SAH Archipedia uses terms from the Getty Art and Architecture Thesaurus (AAT) to categorize and classify metadata for the entries in the database. For more information on the Getty AAT, click here.

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naoi (chambers)
Principal interior chambers or architectural cores of certain religious buildings or sanctuaries. Among examples are ancient Greek architecture, where the naos was the main sanctuary of a temple; in Byzantine architecture, where the naos was typically the area of a centrally planned church reserved for the liturgy; and in Egyptian architecture and art, where the naos was a shrine housing the god or carried in miniature by the god.

narthexes
Entrance porches in early basilican churches, and for interior vestibules across the western end of later churches. For narthexlike spaces at the west end of some English and French Romanesque and Gothic churches, often used as chapels, prefer "galilees."

national cemeteries
Burial grounds established and maintained by a nation for the interment of military persons, civilian leaders, and other important national figures. In the United States, an official designation for 139 burial grounds established by the Congress of the United States in 1862 for the interment of armed forces servicemen and women whose last service ended honorably, but also containing the remains of certain civilian leaders.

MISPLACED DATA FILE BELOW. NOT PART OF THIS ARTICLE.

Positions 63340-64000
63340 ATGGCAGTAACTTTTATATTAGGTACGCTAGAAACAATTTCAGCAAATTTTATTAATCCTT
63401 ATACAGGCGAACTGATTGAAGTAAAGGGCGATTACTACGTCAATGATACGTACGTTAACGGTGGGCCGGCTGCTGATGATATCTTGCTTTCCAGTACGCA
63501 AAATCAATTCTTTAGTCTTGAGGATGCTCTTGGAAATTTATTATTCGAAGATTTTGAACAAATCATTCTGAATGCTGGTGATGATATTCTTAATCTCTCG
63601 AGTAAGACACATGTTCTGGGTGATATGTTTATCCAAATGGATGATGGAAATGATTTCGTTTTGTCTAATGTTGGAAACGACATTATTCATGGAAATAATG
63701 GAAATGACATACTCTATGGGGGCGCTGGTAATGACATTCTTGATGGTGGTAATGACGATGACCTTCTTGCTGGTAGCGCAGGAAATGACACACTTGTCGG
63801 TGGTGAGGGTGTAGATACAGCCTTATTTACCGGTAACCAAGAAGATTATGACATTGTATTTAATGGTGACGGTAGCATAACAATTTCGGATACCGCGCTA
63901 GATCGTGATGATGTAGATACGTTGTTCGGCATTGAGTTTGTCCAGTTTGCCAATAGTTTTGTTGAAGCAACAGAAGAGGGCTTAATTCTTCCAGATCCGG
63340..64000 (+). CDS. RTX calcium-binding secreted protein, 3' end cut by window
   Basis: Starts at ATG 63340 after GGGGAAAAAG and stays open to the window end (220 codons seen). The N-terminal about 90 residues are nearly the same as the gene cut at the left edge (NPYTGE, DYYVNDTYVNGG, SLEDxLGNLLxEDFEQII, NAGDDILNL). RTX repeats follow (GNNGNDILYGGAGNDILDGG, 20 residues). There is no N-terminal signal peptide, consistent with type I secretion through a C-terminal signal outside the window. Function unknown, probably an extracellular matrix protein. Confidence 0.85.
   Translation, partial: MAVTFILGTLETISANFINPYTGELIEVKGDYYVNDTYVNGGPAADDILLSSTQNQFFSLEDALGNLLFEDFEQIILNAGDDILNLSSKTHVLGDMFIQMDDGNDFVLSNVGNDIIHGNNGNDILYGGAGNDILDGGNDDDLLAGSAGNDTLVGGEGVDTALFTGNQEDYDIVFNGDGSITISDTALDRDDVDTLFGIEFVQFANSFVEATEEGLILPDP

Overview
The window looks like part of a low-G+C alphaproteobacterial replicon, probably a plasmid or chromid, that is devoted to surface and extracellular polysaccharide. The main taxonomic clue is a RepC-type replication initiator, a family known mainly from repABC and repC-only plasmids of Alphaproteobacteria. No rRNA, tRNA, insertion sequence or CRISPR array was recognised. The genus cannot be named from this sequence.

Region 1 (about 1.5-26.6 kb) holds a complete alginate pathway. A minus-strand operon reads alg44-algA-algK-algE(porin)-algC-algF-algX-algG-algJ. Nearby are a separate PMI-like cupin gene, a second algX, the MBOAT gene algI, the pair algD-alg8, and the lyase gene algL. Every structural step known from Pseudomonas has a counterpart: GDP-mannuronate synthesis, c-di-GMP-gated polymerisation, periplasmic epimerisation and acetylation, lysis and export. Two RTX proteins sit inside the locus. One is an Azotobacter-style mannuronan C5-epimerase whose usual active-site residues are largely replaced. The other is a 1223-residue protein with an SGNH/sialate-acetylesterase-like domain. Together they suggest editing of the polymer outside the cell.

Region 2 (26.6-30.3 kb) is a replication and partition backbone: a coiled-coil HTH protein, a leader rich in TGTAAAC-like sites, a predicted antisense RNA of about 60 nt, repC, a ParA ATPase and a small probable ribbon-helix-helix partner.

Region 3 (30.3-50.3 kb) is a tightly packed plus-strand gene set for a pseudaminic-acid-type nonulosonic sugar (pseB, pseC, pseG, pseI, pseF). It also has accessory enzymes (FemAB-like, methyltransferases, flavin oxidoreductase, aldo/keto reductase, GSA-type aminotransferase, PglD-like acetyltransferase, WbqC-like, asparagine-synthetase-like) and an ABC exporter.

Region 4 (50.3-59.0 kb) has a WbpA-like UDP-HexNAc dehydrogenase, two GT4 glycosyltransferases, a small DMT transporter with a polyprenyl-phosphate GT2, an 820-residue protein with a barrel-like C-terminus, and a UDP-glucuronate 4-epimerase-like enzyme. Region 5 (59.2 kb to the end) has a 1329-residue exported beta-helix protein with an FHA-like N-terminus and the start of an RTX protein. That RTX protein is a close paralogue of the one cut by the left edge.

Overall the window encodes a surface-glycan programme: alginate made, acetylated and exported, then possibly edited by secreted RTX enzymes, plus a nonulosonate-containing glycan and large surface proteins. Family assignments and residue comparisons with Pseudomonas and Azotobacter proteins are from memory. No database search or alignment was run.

national forests
Forests under supervision of a national government.These are tracts intended for purposes of conservation of water, plant and wildlife, and public recreation. In the United States, national forests are administered by the Forest Service in the Department of Agriculture.

National Historic Landmarks
Buildings, sites, districts, structures, or objects that possess national cultural significance, according to criteria established by the National Park Service of the United States.

national libraries (buildings)
Buildings housing libraries that are maintained out of federal government funds and serving the nation as a whole.

national monuments
Places of historic, scenic, or scientific interest set aside for preservation, usually by presidential proclamation.

national museums (buildings)
Buildings or spaces for museums that are owned or administered by representatives of a nation, or that specializes in exhibitions from a given nation.

national parks
Areas of special scenic, historical, or scientific importance set aside and maintained by a national government especially for recreation or study.

Native Americans
No description is available for this term.

natural history museums (buildings)